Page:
The Kildare light middleweight defeated Welshman Jamie Weetch at the Brisbane Convention Centre to defend his WBO Inter-Continental title, pick up the IBF Pan-Pacific title, and, most importantly, retain a shot at the WBO world title.
There were a couple of scares early on but Hogan, as he so often does, managed to take control and dominate down the stretch to take a unanimous decision in the high-stakes, high-pressure encounter.
During camp for this fight, Hogan had WBO mandatory status confirmed but he elected to proceed into the contest – on the one hand risking a guaranteed shot at the brown belt currently held by Mexican Jaime Munguia but, on the other, staying sharp and getting valuable ring time against an aggressive opponent.
Hogan was headlining his third consecutive DDP Promotions card at the Brisbane Convention Centre following impressive wins over WBO Top Ten fighters Yuki Nonaka and Jimmy Kelly which, along with plenty of lobbying, have put him in pole position for a shot at the belt.
Based in Perth in Western Australia, Weetch had scored the best win of his career last December against former Hogan foe Yao Yi Ma but had fought just once since then – a July blow-out of journeyman Rocky Alap Alap.
Hogan began well off the jab but had to take a few early right hands over the top from Weetch who looked to be carrying power.
The 33-year-old title hopeful looked to have found his timing in the second, countering well but Weetch was still dangerous when the pair traded and landed some more warning shots.
The warnings turned into a potential crisis as a huge right hand from Weetch visibly hurt Hogan and sent him into the ropes in the third and the Kildare man needed to respond
Respond he did and Kilcullen’s Hogan began to open up in the fourth, firing in more and more big right hands off the jab as Weetch looked for the one big shot.
A right hand to the body from ‘The Hurricane’ caused Weetch to blow out heavily at the start of the fifth and he would enjoy an extremely strong stanza. Landing with flurries, a big right hand from Hogan forced Weetch to stagger across the entire ring and into the ropes.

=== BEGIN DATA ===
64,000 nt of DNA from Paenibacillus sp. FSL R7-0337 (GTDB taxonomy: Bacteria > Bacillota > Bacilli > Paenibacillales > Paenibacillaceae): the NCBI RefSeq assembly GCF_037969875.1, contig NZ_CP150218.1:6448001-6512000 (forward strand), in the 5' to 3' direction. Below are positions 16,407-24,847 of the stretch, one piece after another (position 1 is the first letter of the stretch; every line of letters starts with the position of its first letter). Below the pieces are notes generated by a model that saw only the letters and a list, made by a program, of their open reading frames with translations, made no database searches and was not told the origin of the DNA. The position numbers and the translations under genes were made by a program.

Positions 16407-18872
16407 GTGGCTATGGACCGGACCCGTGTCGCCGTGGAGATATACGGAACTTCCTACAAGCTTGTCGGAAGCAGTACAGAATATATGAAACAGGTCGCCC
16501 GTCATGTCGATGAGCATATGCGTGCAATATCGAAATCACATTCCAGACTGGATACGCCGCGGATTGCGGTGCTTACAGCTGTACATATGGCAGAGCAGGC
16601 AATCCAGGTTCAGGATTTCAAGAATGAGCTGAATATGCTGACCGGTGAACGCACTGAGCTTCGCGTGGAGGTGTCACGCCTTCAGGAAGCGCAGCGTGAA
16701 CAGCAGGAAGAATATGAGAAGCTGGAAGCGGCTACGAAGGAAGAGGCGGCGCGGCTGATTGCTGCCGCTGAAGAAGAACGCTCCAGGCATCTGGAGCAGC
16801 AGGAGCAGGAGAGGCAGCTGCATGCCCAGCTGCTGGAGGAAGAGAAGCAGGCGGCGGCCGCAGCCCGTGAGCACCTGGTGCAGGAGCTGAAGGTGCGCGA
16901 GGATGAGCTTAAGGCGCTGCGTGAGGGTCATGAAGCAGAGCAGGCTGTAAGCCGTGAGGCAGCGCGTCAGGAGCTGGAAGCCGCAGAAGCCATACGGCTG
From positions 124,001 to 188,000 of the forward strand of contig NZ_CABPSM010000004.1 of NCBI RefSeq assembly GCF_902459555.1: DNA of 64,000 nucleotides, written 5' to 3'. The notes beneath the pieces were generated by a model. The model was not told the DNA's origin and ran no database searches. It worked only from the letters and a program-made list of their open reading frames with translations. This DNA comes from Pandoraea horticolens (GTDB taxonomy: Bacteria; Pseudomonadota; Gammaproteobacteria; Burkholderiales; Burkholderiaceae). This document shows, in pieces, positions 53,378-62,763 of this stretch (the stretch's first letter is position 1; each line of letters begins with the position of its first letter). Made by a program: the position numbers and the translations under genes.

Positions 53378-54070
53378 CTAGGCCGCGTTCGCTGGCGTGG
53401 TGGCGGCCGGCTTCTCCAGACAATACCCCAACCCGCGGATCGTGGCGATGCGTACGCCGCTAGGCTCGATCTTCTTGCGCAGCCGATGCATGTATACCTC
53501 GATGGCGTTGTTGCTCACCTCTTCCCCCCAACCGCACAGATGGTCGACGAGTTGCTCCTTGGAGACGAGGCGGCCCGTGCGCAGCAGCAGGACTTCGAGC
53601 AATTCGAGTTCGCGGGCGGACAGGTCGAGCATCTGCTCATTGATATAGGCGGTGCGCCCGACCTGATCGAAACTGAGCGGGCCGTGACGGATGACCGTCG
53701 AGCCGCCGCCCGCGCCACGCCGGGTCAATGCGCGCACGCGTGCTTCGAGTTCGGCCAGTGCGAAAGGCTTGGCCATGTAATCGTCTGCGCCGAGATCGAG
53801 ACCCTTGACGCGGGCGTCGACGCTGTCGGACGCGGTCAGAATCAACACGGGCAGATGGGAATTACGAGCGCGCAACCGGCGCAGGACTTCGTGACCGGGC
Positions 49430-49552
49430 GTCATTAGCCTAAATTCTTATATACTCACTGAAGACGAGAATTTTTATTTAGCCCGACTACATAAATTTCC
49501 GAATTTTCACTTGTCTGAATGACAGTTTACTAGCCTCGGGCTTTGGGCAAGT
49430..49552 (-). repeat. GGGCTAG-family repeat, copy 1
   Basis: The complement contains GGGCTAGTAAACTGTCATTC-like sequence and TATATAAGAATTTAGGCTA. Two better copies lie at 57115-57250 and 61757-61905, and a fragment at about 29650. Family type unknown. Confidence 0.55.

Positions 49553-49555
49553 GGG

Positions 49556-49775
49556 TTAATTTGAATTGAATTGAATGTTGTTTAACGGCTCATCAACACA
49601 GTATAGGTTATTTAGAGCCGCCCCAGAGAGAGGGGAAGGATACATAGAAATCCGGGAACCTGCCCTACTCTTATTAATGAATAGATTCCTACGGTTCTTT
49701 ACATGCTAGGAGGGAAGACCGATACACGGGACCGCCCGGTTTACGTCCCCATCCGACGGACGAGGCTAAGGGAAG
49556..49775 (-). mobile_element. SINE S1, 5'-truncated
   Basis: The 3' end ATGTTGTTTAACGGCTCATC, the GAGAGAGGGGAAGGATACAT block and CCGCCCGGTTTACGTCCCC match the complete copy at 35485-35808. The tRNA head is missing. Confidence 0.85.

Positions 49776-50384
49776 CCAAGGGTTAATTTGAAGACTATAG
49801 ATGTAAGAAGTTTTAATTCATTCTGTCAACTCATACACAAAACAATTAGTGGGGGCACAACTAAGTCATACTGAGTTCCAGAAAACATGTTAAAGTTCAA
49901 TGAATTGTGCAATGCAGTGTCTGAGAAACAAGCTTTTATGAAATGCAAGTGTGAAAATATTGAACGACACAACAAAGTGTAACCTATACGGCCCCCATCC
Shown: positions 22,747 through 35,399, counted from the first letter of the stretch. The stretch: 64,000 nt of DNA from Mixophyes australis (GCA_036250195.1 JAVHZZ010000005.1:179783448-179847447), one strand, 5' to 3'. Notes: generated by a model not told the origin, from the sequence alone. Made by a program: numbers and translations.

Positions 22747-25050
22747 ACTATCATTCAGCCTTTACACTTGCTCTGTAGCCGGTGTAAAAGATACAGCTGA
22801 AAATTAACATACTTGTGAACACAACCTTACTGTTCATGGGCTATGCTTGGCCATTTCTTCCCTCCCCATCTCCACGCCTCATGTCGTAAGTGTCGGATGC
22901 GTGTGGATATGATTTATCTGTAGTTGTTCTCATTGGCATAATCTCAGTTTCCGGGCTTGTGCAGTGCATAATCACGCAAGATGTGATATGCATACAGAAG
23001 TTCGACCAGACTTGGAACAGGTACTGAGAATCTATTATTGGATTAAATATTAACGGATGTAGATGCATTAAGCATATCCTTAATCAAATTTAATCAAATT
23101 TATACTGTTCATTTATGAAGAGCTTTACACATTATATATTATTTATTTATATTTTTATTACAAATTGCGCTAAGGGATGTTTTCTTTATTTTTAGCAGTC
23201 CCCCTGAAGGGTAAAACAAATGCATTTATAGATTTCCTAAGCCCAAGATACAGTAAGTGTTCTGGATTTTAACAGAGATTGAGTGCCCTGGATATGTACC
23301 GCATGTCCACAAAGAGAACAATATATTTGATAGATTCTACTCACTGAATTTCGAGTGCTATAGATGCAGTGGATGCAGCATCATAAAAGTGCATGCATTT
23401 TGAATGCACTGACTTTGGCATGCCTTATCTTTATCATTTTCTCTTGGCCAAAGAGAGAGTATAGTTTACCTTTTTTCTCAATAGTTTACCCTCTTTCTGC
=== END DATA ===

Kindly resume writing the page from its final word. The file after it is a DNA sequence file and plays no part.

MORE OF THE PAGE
There was then controversy at the close of the round with both exchanging tapping shots after the bell and squaring up before Weetch dug in a cheap bodyshot that sent Hogan to the canvas. The referee decided on no punishment for the Welshman but Hogan took this issue into his own hands, landing a volley of big shots at the in the opening salvos as the sixth as the atmosphere exploded in the Brisbane Convention Cente.
Using his range well, the long shots of Hogan were jarring the head of his Newport foe with increasing regularity through the seventh.
Relentless, Hogan pressed on in the eighth with Weetch looking out on his feet. Landing big shots, including some lovely sneaky uppercuts, Hogan teed off but a wobbly Weetch managed to stay on his feet while still throwing some wild shots of his own.
The right hands continued to rain in on Weetch in the ninth but the Welshman seemed to have found his second wind having survived the previous Hogan onslaught.
A quieter tenth saw Hogan keep things simple as the brave Weetch continued to press.
Entering the championship rounds, Hogan remained in control of the tempo of what was becoming a quite scrappy contest and, with Weetch needing and going for the knockout, he kept it safe in the final session to round off the win.
Going to the cards with little doubt, Hogan was confirmed a winner on scores of 117-111, 118-110, and a slightly wide 119-109, and should now go on to challenge for the WBO world title in the new year.
Munguia [31(26)-0] will defend the title on January 26th versus Japanese voluntary Takeshi Inoue at the Toyota Center in Houston, Texas. ‘The Beast’ is widely expected to win and, should he remain at light middleweight, he would have to face Hogan next.
For now, though, Hogan improves to 28(7)-1(0)-1 and will enjoy his Christmas while the game Weetch, who drops to 12(5)-3(0), will no doubt come again.